When you get to be my age, you’ve had so many beginnings and endings that you lose count. So far, at least, a beginning has followed every ending—and I have faith that will always be the case. But the sheer number of beginnings is a bit overwhelming.
And that’s my excuse for being late with this blog. I couldn’t decide which beginning to write about. So I just decided to write about beginnings of novels.
When I first started studying fiction writing, I was told, “If you don’t capture your reader in the first three chapters, you’ll never capture them.”
Have you stopped laughing? Yeah. The last thing I read said a writer has one sentence. ONE SENTENCE! “Call me Ismael,” isn’t going to cut it any more. On the other hand, I think one of my favorite authors got it right. Thank Jim Butcher for, “The building was on fire and this time it wasn’t my fault.” (Quoted from memory, so don't blame me if it isn't exact.)
How do my own first sentences stand up to that? Not so well. Which might explain why I’m not a best selling author. The first sentence of my published novel, When the Moon Is Gibbous and Waxing, is, “When Natalie recorded the final reading for the blood she had drawn from her guinea pigs that afternoon and looked up from her meticulous notes, she realized how quiet the lab was.” Not very exciting. But you do learn a lot from that one sentence: the name of the protagonist, her job, the approximate time of day, and something about her personality. And trust me, by the end of the opening scene, you get all the excitement you need.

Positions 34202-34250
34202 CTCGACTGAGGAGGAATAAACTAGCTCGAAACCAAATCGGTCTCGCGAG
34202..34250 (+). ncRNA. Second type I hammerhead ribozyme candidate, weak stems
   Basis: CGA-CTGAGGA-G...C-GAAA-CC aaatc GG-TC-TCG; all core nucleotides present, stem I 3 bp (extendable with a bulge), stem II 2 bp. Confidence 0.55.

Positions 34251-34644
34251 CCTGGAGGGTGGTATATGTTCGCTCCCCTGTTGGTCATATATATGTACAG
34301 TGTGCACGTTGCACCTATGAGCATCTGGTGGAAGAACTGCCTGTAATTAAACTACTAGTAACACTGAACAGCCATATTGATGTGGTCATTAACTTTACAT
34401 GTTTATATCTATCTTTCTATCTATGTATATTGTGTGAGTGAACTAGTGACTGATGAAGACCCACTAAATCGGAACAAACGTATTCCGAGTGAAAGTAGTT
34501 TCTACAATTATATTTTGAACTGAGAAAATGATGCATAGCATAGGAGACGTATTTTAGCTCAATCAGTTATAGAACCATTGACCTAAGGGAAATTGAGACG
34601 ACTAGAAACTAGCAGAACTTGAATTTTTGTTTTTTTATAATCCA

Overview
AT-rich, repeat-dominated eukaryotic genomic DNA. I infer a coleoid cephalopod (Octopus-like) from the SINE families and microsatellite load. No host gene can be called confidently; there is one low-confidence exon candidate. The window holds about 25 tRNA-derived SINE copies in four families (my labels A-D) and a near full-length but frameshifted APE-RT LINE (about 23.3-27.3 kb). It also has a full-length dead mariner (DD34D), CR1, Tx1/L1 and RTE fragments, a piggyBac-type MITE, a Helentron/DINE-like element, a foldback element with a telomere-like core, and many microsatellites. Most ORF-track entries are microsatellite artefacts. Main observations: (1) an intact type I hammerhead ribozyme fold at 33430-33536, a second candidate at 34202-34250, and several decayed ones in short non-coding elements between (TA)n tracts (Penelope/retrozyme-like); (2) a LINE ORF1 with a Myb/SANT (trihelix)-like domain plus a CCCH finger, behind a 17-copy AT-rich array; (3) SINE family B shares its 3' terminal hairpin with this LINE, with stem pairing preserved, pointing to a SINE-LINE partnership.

Looking through my works in progress, I see that’s my pattern—I begin quietly, giving the reader several paragraphs to get to know the protagonist, then finish the first scene with a bang. But in the sequel to Gibbous Moon, I break one of the cardinal rules of fiction writing—I don’t even begin with the protagonists. Then I kill off one of the characters I do start with. In the second chapter, I kill off the other one. (Can we, like, call that a prologue maybe? No? OK, then just live with it--no pun intended. That’s how it has to be.)
Book three—or it might be book four—in the series actually does begin with a prologue, which we are told is simply not allowed. But when I presented the first chapter to my critique group, they demanded it. Once it was written, I agreed with them, although it means the book follows the pattern I’ve established. I do like the first sentence of the official Chapter One, though:
“In the genetic crapshoot that preceded David’s conception, something had gone very wrong.”
Does that beginning get your attention?